Kong: Skull Island is just one week away from its March 10 release, but the film is not done being promoted just yet. The final trailer promised plenty of great action and humor while some new original posters celebrated Kong as the King. The early reviews are largely positive for Skull Island, especially in terms of its visuals and action set pieces based around the battle between man and monsters.
Though much of Kong: Skull Island is expected to center on the invasion of King Kong’s homeland, part of the appeal of the Kong franchise has always been the concept of the gargantuan beast invading human civilization in New York or other cities. In a unique new promotional item for the film, Kong has temporarily “taken over” a California beach to help recreate the idea of Kong himself stalking its residents.
A new story posted by Fox 11 in Los Angeles contains a video showing a series of large footprints that were “discovered” at Dockweiler State Beach in Los Angeles. The “footprints” measured 25 feet by 12 feet and were “reported” as King Kong’s footprints. The “report” also not-so-subtly hints at the presence of other Kong footprints located around L.A. Also surfacing online this weekend was a series of Kong: Skull Island TV spots on the We Got This Covered YouTube channel, focusing on the human characters’ perception of Kong as they encounter the beast.
The TV spots focus heavily on Samuel L. Jackson’s character Preston Packard, who appears as combative against Kong as much as anyone in the film. Packard will battle heavily against not just the giant ape, but the very idea that anyone but humankind can be king. Tom Hiddleston’s James Conrad, meanwhile, looks determined to “save” Kong as the compassionate foil for Jackson’s more aggressive counterpart.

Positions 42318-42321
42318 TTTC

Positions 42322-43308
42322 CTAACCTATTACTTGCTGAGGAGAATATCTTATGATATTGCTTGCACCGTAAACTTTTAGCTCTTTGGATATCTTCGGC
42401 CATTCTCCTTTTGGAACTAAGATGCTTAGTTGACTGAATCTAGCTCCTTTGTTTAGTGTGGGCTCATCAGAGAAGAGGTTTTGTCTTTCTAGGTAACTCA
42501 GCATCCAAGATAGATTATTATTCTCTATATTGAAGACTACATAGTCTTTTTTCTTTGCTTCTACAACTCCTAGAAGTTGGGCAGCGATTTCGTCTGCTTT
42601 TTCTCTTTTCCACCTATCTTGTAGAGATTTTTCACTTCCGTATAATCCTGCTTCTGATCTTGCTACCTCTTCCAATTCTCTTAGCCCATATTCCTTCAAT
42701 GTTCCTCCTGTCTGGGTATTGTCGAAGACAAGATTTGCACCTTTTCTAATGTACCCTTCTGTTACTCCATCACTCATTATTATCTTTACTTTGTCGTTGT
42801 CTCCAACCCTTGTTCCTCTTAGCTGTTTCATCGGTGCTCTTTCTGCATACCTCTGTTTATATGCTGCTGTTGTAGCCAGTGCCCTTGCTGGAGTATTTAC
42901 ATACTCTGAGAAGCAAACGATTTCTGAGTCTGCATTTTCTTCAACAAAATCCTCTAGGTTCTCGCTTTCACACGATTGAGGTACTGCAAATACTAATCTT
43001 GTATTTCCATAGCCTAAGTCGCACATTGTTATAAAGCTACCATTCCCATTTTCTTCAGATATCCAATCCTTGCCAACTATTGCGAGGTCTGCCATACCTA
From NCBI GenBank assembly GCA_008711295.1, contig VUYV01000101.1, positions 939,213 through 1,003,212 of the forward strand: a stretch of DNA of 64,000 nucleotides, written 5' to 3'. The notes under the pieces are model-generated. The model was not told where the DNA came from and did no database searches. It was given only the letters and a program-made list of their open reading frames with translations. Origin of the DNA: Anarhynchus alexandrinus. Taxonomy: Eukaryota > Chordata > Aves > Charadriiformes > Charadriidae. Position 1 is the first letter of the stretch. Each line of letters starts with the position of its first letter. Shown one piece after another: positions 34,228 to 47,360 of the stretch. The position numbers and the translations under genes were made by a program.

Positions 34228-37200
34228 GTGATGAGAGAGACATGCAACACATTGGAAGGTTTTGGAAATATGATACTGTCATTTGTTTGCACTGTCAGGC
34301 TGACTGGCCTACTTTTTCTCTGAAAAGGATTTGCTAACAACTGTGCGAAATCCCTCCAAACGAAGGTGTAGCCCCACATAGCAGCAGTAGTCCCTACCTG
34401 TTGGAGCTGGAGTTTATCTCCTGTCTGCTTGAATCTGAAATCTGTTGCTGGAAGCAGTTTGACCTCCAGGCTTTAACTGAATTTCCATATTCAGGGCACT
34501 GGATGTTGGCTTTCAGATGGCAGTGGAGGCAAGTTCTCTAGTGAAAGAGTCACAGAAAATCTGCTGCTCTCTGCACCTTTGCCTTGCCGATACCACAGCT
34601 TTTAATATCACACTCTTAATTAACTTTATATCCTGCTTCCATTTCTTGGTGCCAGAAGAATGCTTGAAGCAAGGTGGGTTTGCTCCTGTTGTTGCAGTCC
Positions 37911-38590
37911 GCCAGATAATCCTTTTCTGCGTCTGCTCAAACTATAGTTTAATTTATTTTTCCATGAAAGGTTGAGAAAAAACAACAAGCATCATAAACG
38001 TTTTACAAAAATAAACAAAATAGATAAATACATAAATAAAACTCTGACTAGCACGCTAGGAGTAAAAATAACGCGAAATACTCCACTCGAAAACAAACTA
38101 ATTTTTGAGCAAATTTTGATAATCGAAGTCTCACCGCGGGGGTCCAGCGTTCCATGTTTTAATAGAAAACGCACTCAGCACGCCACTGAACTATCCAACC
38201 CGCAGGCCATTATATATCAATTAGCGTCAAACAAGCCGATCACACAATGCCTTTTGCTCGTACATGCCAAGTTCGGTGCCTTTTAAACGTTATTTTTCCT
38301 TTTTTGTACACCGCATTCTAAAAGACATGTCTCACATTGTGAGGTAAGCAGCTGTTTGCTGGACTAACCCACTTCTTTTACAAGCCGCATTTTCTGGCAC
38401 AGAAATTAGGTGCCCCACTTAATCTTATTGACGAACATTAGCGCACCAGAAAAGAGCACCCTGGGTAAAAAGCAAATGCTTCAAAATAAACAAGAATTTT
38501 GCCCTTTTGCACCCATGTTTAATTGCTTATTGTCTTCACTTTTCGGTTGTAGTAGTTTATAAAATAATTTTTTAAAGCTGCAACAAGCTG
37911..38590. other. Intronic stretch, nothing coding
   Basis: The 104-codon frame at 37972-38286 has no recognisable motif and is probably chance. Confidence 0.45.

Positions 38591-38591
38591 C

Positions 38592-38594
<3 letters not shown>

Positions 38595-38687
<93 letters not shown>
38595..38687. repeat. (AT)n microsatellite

Kong’s giant “footprints” are an amusing way to promote Kong: Skull Island ahead of its release. There’s no simpler way to visually represent the presence of a giant beast lurking in your area than its footprints, and there will surely be some of that in the film itself. You saw the ape’s bloody handprint on the side of a mountain in the TV spots, a huge, direct symbol of the struggle that Kong will face when the small army of humans steps foot in his home.
Ultimately, Kong: Skull Island is promoting the concept of humans and monsters mixing together. Whether it’s on Skull Island or Dockweiler Beach, a band of humans and a bunch of gigantic monsters are not going to get along. You may be disappointed if you’re expecting Kong: Skull Island to take place anywhere other than the island, but the early critical response credits the movie with delivering plenty of enjoyable action — even if it mostly plays it safe. Still, the end result of Kong: Skull Island appears to be as fun as the previews have looked.
Source: Fox L.A., Legendary Pictures
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